Can a bank be “too clubby to fail?” Former Washington Mutual boss Kerry Killinger thinks so — and reckons WaMu’s outsider status explains why it wasn’t bailed out in September 2008. The circumstances of the West Coast lender’s demise do raise legitimate questions. But if anything, WaMu was more sacrificial lamb than outcast.
Killinger, who was ousted as chief three weeks before the bank went under, pointed out that WaMu was excluded from the Treasury’s initial July 2008 list of financial firms whose shares speculators could no longer short. The Federal Deposit Insurance Corp also made the highly unusual step of seizing the bank on a Thursday rather than a Friday. And if regulators had waited just a week longer, WaMu, he argues, would have benefited from a number of government programs that shored up the banking system.
The new start at General Motors isn’t as fresh as it looks. Last year’s quick-rinse bankruptcy washed away almost $90 billion of debts and other obligations. But there are still wrenches in the Detroit automaker’s gears that its Chapter 11 restructuring was supposed to remove more cleanly.
Sure, in the six months since emerging from bankruptcy GM almost eked out a profit before interest and taxes, after stripping out a couple of big one-off items. As the economy improves, GM should have a good shot at climbing out of the red before 2010 ends.
The forensic autopsy of Lehman Brothers appears to have found the many causes of death. The examiner for the bankruptcy court, Anton Valukas, portrays the investment bank’s chief Dick Fuld and his lieutenants as more hubristic and inept than first thought. The scathing report also details a series of balance-sheet shenanigans that could land the former top brass and their auditor, Ernst & Young, in court.
Among the toxins discovered was something called Repo 105. This accounting gimmickry masked the size of Lehman’s balance sheet as the pressure grew for investment banks to reduce their leverage at the end of 2007 — which Lehman also was doing at the time.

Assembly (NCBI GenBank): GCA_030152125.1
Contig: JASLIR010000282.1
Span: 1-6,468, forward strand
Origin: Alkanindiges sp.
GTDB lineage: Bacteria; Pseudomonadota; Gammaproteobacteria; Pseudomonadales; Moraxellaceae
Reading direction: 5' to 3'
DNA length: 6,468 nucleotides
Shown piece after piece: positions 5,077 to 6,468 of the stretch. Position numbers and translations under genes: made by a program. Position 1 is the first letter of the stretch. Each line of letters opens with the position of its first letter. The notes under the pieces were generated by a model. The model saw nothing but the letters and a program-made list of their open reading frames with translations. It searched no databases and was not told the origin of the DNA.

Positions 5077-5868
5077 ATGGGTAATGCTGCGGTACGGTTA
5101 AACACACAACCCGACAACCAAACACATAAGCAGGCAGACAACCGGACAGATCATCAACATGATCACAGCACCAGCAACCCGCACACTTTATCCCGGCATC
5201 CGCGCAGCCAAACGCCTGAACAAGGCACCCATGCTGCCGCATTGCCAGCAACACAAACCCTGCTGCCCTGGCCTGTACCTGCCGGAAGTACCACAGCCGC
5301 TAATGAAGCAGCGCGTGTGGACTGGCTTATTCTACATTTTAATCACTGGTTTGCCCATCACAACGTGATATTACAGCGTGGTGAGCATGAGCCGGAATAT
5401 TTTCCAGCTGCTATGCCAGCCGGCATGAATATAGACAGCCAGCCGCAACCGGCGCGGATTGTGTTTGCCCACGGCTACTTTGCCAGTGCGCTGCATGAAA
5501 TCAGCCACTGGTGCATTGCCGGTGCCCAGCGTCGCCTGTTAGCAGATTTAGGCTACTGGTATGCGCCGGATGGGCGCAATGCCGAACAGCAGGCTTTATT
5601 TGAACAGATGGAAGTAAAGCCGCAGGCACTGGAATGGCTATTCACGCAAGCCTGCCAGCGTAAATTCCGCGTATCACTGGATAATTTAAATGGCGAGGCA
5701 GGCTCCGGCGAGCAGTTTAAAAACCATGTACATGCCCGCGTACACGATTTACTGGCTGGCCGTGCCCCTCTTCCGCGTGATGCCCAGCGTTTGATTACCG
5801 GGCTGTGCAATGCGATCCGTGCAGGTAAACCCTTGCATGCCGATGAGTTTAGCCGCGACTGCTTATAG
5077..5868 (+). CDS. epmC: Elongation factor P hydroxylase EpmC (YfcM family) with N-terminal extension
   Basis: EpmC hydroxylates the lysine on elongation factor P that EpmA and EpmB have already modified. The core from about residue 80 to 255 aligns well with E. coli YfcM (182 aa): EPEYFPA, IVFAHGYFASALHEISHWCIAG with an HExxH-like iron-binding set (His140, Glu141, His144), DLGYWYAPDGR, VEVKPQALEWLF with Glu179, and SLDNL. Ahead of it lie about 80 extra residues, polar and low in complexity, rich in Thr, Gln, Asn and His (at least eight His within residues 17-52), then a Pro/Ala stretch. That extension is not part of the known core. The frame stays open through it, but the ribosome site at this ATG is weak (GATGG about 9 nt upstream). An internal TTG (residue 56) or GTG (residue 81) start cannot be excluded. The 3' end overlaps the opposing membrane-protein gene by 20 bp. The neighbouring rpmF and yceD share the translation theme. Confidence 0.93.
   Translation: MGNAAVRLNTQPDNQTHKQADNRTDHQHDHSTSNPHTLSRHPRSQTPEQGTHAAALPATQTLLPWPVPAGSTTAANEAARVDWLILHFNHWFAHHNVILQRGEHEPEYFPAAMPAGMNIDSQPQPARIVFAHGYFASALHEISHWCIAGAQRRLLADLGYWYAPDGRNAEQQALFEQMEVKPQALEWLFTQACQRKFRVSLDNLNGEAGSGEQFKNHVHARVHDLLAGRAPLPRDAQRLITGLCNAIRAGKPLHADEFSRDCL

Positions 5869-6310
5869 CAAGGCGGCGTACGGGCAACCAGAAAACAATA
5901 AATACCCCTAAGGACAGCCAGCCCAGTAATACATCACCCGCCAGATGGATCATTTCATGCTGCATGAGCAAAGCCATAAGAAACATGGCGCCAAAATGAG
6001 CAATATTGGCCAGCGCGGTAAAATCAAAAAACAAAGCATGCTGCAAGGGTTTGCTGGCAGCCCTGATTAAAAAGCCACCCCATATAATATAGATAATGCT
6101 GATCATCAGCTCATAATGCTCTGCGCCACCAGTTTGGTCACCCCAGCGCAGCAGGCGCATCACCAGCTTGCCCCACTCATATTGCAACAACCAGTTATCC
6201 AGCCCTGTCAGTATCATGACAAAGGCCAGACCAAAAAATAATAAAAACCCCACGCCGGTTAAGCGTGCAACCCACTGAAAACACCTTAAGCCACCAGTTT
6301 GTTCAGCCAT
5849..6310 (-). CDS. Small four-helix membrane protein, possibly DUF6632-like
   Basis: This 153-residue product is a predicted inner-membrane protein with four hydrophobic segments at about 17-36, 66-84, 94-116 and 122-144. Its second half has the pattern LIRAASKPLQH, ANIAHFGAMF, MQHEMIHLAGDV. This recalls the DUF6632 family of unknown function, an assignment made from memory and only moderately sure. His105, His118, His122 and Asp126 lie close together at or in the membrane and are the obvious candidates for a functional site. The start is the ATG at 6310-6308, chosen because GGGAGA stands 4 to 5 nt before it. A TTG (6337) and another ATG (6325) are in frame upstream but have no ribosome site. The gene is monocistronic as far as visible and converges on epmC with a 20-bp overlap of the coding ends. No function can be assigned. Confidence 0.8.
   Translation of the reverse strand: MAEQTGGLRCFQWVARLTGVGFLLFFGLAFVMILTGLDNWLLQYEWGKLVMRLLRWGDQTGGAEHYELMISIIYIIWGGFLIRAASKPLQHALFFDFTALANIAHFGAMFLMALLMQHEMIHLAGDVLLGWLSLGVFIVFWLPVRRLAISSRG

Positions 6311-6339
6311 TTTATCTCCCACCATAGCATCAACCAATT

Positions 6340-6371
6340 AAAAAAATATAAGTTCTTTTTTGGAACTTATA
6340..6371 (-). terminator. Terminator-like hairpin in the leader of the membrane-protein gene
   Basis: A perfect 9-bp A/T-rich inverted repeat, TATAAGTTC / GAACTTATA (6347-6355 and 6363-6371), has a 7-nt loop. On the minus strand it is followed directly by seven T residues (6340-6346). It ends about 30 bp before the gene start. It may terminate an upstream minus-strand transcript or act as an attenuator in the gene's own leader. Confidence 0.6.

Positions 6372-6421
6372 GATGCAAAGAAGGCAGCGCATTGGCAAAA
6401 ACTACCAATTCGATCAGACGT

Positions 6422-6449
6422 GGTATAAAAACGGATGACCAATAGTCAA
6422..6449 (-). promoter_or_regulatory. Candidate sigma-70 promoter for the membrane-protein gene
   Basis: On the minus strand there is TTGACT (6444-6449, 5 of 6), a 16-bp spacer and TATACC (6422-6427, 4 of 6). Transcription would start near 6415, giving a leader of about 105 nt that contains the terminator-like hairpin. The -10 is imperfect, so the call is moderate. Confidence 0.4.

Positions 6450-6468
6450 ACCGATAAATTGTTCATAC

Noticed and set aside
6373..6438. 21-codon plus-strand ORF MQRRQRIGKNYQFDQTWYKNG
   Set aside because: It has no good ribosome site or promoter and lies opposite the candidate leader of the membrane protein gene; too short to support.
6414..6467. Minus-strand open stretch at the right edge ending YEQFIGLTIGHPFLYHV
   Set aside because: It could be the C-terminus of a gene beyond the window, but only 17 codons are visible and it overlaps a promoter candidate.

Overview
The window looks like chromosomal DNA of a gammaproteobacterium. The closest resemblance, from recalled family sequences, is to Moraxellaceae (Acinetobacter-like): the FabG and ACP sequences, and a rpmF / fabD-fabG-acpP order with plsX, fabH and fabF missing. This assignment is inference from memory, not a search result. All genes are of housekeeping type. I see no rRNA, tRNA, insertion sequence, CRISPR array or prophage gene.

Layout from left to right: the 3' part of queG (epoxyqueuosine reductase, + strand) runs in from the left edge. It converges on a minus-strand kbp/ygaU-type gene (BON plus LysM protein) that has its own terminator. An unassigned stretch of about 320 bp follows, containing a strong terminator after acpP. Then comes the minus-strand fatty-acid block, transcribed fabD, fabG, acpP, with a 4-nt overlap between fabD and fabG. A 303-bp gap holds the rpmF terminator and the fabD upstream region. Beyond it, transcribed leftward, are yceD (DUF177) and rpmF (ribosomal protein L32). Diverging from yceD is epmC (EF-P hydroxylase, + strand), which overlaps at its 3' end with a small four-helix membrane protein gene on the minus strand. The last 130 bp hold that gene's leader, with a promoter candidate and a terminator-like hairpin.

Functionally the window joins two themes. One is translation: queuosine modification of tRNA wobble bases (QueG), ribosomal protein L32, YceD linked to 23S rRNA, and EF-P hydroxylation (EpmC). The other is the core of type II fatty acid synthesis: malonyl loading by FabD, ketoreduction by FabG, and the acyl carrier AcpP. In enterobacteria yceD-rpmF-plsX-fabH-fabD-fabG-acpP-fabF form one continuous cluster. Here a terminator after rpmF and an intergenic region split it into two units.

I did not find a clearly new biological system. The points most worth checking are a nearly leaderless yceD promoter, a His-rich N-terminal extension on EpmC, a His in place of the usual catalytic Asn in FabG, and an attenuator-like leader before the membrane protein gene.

Even if Repo 105 wasn’t lethal it was certainly poisonous. Lehman had been abusing it as far back as 2001, using repurchase agreements to finance assets but, unlike with typical repo transactions, treating them for accounting purposes as sold. This enabled Lehman to cover up its true leverage, making it seem lower than it actually was. Lehman even needed its overseas subsidiary to make it work sometimes. Bart McDade, the Lehman executive in charge of shrinking the balance sheet disparagingly referred to Repo 105 as “another drug we r on.”
The U.S. private-label mortgage bond market may be about to crawl out of its bunker. The housing-induced credit crisis bombarded it into hiding almost two years ago. But a handful of firms, independently of each other, are working on deals that could hit the market by June.
Any new issue of mortgage bonds lacking guarantees from government-run agencies Fannie Mae and Freddie Mac will need to be squeaky clean — and the seller may lose money.
Brian Moynihan can talk the talk. He made a good impression on Wednesday in his first solo presentation since becoming chief executive of Bank of America at the start of the year. He hit all the right notes, promising to put relationships, risk management and cost controls ahead of rapid growth and serial acquisitions. That was reassuring, but hardly a difficult call. Walking the walk is his next challenge.
It was the penchant of Moynihan’s predecessor Ken Lewis for empire-building that landed the megabank in trouble and in need of $45 billion of emergency capital from the U.S. government. So the new chief executive is safe talking about consolidating the business BofA already has.